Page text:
Dr. Liddle recently used my name specifically in a question here:
Barry? Sal? William?
I would always like to stay on good terms with Dr. Liddle. She has shown great hospitality. The reason I don’t visit her website is the acrimony many of the participants have toward me. My absence there has nothing to do with her treatment of me, and in fact, one reason I was ever there in the first place was she was one of the few critics of ID that actually focused on what I said versus assailing me personally.
So, apologies in advance Dr. Liddle if I don’t respond to every question you field. It has nothing to do with you but lots to do with hatred obviously direct toward me by some of the people at your website.
I’ve enjoyed discussion about music and musical instruments.
Dr. Liddle asked I respond to this:
My problem with the IDists’ 500 coins question (if you saw 500 coins lying heads up, would you reject the hypothesis that they were fair coins, and had been fairly tossed?) is not that there is anything wrong with concluding that they were not. Indeed, faced with just 50 coins lying heads up, I’d reject that hypothesis with a great deal of confidence.
It’s the inference from that answer of mine is that if, as a “Darwinist” I am prepared to accept that a pattern can be indicative of something other than “chance” (exemplified by a fairly tossed fair coin) then I must logically also sign on to the idea that an Intelligent Agent (as the alternative to “Chance”) must inferrable from such a pattern.
This, I suggest, is profoundly fallacious.
First of all, it assumes that “Chance” is the “null hypothesis” here
No, I’m afraid it’s not. That is your representation of the ID procedure. That is not the way I’ve ever stated it, nor has any other ID proponent to my knowledge. There is no null (default) hypothesis in the Explantory Filter (EF).
You can reject a hypothesis after examination without ever making it the null hypothesis at the beginning of your inquiry. Just as I have done in my analysis of a system of 500 fair coins heads. In the 10 years I’ve defended ID, I’ve never assumed “chance” is the null hypothesis. The general assumption starting out is the system could be the result of:
3. something not-chance and not-law
That is the EF. If anything, the null hypothesis is “anything is possible” which would be kind of useless null hypothesis. I’ve suggested “not chance” as a null, but that’s not exactly right either.
Further, the EF is not purely a statistical test, but a PHYSICAL test. That is, if we see the coins are two-headed, then we can reject #1 and #3 as causes. Most null hypothesis tests I see in literature are purely statistical as far as I know.
You are trying to frame the EF as purely statistical null hypothesis test, it’s not. It is not, or shall I say, it’s not the way I infer design.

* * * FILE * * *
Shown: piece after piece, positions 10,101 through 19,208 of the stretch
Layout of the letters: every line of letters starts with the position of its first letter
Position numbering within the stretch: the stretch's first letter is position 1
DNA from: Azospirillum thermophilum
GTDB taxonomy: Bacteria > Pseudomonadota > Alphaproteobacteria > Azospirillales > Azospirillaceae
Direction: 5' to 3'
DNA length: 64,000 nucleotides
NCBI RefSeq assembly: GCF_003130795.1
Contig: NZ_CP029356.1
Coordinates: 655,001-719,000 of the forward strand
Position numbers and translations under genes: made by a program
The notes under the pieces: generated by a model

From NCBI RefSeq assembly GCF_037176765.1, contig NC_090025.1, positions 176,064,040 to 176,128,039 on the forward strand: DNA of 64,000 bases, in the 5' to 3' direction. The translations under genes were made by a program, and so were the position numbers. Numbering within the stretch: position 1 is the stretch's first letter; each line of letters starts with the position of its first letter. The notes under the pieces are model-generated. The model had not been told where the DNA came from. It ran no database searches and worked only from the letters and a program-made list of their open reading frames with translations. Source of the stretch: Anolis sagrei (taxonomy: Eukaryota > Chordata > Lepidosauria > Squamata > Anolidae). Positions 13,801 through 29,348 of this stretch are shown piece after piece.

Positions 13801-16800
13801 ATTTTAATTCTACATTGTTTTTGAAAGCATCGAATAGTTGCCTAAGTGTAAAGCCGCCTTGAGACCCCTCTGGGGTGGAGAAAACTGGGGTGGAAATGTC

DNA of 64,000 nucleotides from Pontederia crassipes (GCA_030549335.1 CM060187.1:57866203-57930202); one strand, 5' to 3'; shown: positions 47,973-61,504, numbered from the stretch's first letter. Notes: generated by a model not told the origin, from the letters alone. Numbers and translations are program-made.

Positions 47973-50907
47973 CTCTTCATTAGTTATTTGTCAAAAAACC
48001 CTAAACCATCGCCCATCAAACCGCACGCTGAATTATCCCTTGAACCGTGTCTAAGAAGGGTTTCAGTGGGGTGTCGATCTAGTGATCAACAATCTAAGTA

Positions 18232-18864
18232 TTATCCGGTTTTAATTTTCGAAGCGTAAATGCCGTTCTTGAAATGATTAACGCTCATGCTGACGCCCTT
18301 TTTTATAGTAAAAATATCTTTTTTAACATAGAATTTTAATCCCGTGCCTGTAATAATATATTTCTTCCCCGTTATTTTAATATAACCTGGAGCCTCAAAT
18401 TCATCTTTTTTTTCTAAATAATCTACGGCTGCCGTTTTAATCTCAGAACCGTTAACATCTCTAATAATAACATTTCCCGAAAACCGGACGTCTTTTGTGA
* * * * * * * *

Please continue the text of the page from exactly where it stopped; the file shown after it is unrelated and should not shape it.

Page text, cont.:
Also, “it is useful to separate design from theories of intelligence and intelligent agency”. That means we can talk about design this in minimal terms of statistics without invoking ID. We can simply talk about systems of objects in terms of whether the configuration is the result of expected physical behaviors due to chance and law. The reasons I’ve adopted using the Law of Large numbers is it is a natural way of expressing physical behaviors in terms of expected or predicted outcomes. The original versions of CSI only implicitly capture this, and in order to appeal to intuitions I’ve framed elementary examples in terms of the Law of Large Numbers and expectation.
Finally, if something passes the EF, given Bill’s advice, it doesn’t necessarily logically imply that a conscious intelligence did it. That is a separate argument (obviously ID proponents will argue for intelligence on circumstantial grounds).
An intelligently designed machine may have created the system (like a coin sorting machine). ID proponents have defined design as “negation of chance and law”.
The principal advantage of characterizing design as the complement of regularity and chance is that it avoids committing itself to a doctrine of intelligent agency…Nevertheless, it is useful to separate design from theories of intelligence and intelligent agency.
Why would Bill do this? This simple definition of design is good enough to form a critique of OOL and evolutionary theories. I did not have to commit to a doctrine of intelligent agency, for example, to critique OOL using coin analogies:
I hope you’ll forgive me for not responding to your questions more frequently, and I hope you’ll understand if I miss some of your future querries.
I hope you have a Merry Christmas Dr. Liddle and I hope you’ll spend some time with good music. I think when I visit my Mom for Christmas, I should perform lots of piano.